The need to stay current and evolve in business is constant and expensive. Research and development into new technologies, consumer habits, competitive threats, greater efficiencies, automation where feasible – these all cost money. But they enable businesses to provide better and more effective solutions to their customers. Someone has to pay for that.

As to the other concept – preserving value within an industry category – this one is far less tangible. Some people aren’t going to agree with me on this one. Much has been written about the members of the radio industry being their own worst enemy. Fear of change, increased consumer choice, increased competition, new delivery systems for entertainment, ever more consolidation, and reduced transactional business inflowing all contribute to this phenomenon. Not to mention, the pervasive small minded approach that the radio competitor down the street is the enemy, rather than, say, the growth of digital media. This thinking prevents operators in my industry to collaborate rather than take a divided-we-fall approach.

This same narrow thinking contributes to a pattern to lower the floor on price. That’s a slippery slope. Where exactly does that lead?

Just like you can’t cut your way to growth, as it relates to controlling costs, you cannot grow revenues while continuing to lower your rates. It’s a risk you take to raise your rate, but when ever was a solution sale a One Size Fits All? It’s not and never was.


Pain is Weakness Leaving The Body

Intellectual growth is a most humbling experience. In order to grow, you must push yourself beyond your comfort level.

It’s easy to repeat what you already know. It’s satisfying to be the expert. But, to be the rookie is humbling.

Careers are crumbling among my peers. What seemed a long term plan yesterday, is gone today. Things like reward for loyalty, insurance benefits and administrative support are no longer realities for a lot of people I know. Automation, cheaper and younger workforce and entrepreneurialism have replaced those perks.

If you’ve been doing the same thing for the past 10+ years, earning about the same, with a similar degree of stress, please hire me. I want what you have, but you are probably a figment.

More likely, you are working harder, earning less and pining for yesterday. If that sounds familiar, get over it. We all can relate.

Here are 5 ways to improve your job security starting today-

Tell your customers “I don’t know, but will ask ” more than “its not done that way”. Because, before you know it, someone else will do it “that way.”

Stretch yourself to perform beyond your former benchmark. That means set quantifiable goals and evaluate yourself at set intervals for accomplishing them. This doesn’t have to be directly tied to your work. It can be physical achievement, a challenging hobby, or any marketable skill. Take a tech skills class. Learn a new language.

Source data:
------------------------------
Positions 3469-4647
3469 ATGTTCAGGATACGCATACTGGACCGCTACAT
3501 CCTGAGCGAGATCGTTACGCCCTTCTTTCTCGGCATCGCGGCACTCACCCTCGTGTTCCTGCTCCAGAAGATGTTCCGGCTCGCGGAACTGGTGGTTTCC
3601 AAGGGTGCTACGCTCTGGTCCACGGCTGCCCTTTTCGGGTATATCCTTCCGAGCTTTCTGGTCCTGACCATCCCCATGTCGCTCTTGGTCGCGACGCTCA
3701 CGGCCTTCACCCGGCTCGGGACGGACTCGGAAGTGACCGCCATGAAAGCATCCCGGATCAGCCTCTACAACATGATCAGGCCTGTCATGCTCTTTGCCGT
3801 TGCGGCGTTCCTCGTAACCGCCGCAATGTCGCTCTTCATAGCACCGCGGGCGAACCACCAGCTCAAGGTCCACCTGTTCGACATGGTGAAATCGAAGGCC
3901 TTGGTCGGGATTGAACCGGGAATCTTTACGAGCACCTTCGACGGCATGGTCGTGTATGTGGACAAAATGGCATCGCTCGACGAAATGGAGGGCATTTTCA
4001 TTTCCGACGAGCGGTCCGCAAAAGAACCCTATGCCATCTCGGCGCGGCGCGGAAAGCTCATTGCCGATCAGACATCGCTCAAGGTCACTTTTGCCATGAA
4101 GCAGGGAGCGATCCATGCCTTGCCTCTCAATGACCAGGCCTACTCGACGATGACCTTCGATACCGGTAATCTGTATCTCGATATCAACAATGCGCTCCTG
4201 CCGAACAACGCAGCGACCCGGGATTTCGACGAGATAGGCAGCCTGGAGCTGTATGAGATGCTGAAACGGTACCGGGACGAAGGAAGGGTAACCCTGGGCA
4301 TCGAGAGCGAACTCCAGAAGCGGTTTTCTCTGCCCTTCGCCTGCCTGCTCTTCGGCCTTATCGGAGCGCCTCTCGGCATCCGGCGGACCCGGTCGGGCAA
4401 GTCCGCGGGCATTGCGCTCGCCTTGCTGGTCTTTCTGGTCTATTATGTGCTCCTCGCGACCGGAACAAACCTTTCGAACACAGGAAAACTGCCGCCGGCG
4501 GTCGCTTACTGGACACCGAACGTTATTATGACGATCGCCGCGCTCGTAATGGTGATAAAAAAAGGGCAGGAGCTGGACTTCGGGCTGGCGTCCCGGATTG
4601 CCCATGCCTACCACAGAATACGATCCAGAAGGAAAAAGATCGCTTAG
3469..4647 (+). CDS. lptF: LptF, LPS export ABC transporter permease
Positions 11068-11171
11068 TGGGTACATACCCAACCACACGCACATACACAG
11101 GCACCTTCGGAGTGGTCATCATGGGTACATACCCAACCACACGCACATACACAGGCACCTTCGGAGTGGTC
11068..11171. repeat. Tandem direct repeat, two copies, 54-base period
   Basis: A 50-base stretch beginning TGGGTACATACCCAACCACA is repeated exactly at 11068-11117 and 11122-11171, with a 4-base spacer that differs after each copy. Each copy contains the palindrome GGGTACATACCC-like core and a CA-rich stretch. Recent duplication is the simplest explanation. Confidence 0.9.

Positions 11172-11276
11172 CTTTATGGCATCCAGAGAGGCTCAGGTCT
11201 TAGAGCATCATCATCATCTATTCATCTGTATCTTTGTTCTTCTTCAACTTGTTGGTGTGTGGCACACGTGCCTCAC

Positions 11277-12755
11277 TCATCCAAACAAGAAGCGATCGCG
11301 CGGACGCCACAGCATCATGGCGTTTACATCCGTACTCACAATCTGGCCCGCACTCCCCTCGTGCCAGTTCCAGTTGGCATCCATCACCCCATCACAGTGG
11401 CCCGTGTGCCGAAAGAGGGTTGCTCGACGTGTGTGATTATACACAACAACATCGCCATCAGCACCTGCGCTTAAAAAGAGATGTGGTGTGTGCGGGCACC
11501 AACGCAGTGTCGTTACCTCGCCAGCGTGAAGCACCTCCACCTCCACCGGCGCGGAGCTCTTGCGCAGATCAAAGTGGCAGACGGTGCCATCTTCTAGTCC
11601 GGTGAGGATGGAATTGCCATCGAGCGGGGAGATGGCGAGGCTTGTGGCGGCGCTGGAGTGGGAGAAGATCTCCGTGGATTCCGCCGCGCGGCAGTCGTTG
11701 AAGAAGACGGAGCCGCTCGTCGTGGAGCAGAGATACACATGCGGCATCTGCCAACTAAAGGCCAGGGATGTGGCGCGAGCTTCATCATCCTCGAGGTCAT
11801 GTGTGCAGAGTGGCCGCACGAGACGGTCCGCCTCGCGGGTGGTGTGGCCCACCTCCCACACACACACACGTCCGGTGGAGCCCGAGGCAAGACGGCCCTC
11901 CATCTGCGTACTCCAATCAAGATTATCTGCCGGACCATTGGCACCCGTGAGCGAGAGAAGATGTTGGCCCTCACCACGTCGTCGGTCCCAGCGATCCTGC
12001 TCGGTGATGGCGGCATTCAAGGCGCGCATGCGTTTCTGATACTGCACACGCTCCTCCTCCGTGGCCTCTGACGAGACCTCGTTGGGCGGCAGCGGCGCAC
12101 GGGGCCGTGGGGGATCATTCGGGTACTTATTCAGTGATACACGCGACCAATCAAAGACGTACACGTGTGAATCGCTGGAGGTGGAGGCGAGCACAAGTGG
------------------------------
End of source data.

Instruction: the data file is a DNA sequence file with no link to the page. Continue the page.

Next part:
Read the signs around you. If your job responsibilities have shrunk as others have taken on some of your former work after a restructure, don’t sit back and congratulate yourself on your good fortune. Karma is real.

Consider the job that no one else wants. I don’t mean the grunt job that’s unappealing because there’s little reward. I mean the job that’s too hard or too scary or too inconvenient, but, because of these reasons, the reward is available to be earned. There’s little that’s more secure than the job that no one else wants.

Finally, just work hard. You know when you are and when you’re not. The reward for a hard day’s work is tangible. If you don’t know exactly how to make yourself more useful, then ask. I promise you there’s someone looking at your gig and thinking, I could do that and I’d be willing to work harder, earn less, be more likeable, etc.

Let’s Get Uncomfortable

DJ Hughley said, “I love the idea of pushing people past the point where they’re comfortable.”

This is something that I’ve always done naturally and it is a major weakness of mine. Clearly, DJ Hughley can get away with it. I cannot.

First, I’m not paid to be a comedian. Second, I don’t have his talent. Third, and most importantly, I’m not self employed. But I do believe that making a dent in the universe is critical to success and happiness. This doesn’t apply to everyone, but it does to me.

Like Mathew Dixon describes in, The Challenger Sale, you need to get people thinking about something in a way they didn’t before you joined the conversation. If you can do this, it buys you time to proceed. Then, if you have a viable solution to the challenge you instigated, then you have more than just a foot in the door.

Comfort is perhaps the biggest obstacle I face in making a sale. People are comfortable with status quo. Change is scarey and risky. No one wants to be the guy that tried something new that didn’t deliver ROI. And I don’t want to be the vendor that sold it.

I often get asked to quantify the results my services will deliver. I can demonstrate the utility of my offer. But, I will tell my customers, just like you can lead a horse to water, you can’t make him drink. My services are as valueable as water is for nourishment, but I cannot force you to maximize the utility. However, I do promise to facilitate in all ways that I control. This is how I pushback to a customer who asks me to accept full responsibility for his success, when in reality, that can only be shared by both parties.

Effective selling, just like all relationships, requires open communication, respect and trust. This should never be a one way street, but rather a give and take. To reach this point with a customer requires demonstration of value, knowledge and integrity. It should feel mutual.

THE LESSON: If you can push people beyond the point at which they are comfortable, and retain them as friends or clients, they are telling you they know you’ve got their back. And once you reach this point, you will be successful in the relationship.